Pregnancy And Your Liver


Liver_APregnancy is an exciting time filled with joy. Any abnormality such as the finding of liver test abnormalities during this time creates significant anxiety for both the pregnant woman and the expectant father. This anxiety is made worse by the simple fact that liver disease in pregnancy is poorly understood.

The good news is that most liver test abnormalities seen in pregnancy spontaneously resolve with no effect on either the mother or newborn child/children. The cause is usually unknown and tends to not recur with subsequent pregnancies. Despite this reassuring fact, a physician must evaluate liver test abnormalities found during pregnancy as significant liver disease can occur during this period that could adversely affect the mother and/or the child.

The most common causes of abnormal liver tests in pregnancy are not specific to pregnancy and are mostly due to viral infections such as hepatitis A, medication use, the use of complementary or alternative medications and herbs and fatty liver. There are, however, several important conditions specific for pregnancy that need to be recognized, as they are associated with significant risk.

Nausea and vomiting are quite common during the first trimester of pregnancy. So common, in fact, that morning sickness is thought to be one of the first signs of pregnancy. Most morning sickness is easily managed or goes away on its own. Occasionally, the nausea and vomiting will become protracted and severe requiring hospitalization for intravenous fluids. At this stage, morning sickness has evolved into a condition called hyperemesis gravidarum. Abnormalities in liver tests are common in this condition.

The development of hyperemesis gravidarum is associated with the first pregnancy, young age, smoking and obesity. The cause is unknown. If severe and the woman has difficulty maintaining her weight while pregnant, the fetus is at increased risk of intrauterine growth retardation. Hyperemesis gravidarum however, is not associated with liver disease.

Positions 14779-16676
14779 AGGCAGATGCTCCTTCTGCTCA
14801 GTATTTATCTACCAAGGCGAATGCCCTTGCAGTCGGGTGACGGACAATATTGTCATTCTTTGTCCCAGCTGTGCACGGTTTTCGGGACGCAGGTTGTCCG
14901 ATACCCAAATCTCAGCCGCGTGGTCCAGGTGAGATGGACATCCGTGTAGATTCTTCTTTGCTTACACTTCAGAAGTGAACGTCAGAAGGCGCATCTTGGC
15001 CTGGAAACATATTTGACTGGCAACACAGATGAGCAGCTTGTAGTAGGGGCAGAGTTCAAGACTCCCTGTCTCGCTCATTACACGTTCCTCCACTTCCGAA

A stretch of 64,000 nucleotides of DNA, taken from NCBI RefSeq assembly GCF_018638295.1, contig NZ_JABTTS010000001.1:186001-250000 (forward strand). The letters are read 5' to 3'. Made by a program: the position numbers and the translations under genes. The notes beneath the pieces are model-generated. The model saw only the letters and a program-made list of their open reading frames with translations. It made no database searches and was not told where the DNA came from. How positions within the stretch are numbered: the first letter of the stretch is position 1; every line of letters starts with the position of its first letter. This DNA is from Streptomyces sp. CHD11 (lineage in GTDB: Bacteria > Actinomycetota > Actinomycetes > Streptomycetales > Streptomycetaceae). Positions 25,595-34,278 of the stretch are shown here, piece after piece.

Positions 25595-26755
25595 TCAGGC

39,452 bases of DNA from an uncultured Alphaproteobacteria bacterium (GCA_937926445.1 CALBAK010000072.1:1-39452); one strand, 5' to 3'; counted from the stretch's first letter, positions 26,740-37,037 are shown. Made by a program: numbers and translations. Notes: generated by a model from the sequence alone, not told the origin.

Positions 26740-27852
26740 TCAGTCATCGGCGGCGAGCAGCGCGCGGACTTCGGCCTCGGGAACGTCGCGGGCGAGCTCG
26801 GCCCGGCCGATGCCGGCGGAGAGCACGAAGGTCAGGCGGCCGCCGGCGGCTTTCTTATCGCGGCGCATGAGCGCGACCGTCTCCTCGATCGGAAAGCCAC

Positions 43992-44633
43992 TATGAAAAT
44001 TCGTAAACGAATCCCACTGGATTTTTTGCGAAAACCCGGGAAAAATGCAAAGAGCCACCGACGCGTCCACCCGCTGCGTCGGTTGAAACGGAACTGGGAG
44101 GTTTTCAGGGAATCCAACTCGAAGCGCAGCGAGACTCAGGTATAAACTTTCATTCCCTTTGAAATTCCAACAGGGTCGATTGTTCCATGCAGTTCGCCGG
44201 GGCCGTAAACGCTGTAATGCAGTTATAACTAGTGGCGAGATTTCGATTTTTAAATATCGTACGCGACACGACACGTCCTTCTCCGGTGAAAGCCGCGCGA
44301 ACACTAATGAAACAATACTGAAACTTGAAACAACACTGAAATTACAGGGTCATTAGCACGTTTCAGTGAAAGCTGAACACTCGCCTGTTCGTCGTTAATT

Intrahepatic cholestasis of pregnancy is a condition unique to both pregnancy and oral contraceptive use and tends to occur in otherwise healthy women. This condition occurs in the third trimester of pregnancy and is marked by the development of severe itching.

Liver test abnormalities are common and many expectant mothers develop jaundice. The cause is unknown, although hormonal changes are felt to play a role in its development. It occurs more commonly among people of Latin American or Scandinavian descent. If mild, the itching is treatable with bile-acid resin binders such as cholestyramine. Ursodeoxycholic acid and phenobarbital have been successfully used to treat itching.

The only certain therapy, however, is delivery. With delivery, itching usually resolves within days and liver test abnormalities usually normalize within several weeks. This is a benign but frequently recurrent condition for the mother. Pregnant women who develop this need are at risk for the development of primary biliary cholangitis in the future. Intrahepatic cholestasis, however, is not benign for the fetus, as it is associated with an increased rate of fetal distress, premature births and stillbirths.

Two other conditions that are unique to pregnancy are worthy of mention. The HEELP syndrome (hemolytic anemia, elevated liver enzymes and low platelets) and acute fatty liver of pregnancy are conditions that occur in the third trimester. The causes for these disorders are unknown but a growing body of research suggests that acute fatty liver of pregnancy may be an inherited disorder.

Once diagnosed, these conditions need to be treated immediately with delivery as both conditions can rapidly progress to coma and maternal death. Within two weeks of delivery, symptoms generally resolve and the event is self-limited. If delivery goes well, there are no long-term sequelae associated with either condition. Both conditions, however, are associated with an increased risk of maternal death, fetal intrauterine growth retardation and fetal death.


David Bernstein, MD, is chief of gastroenterology, hepatology and nutrition at North Shore University Hospital and Long Island Jewish Medical Center.

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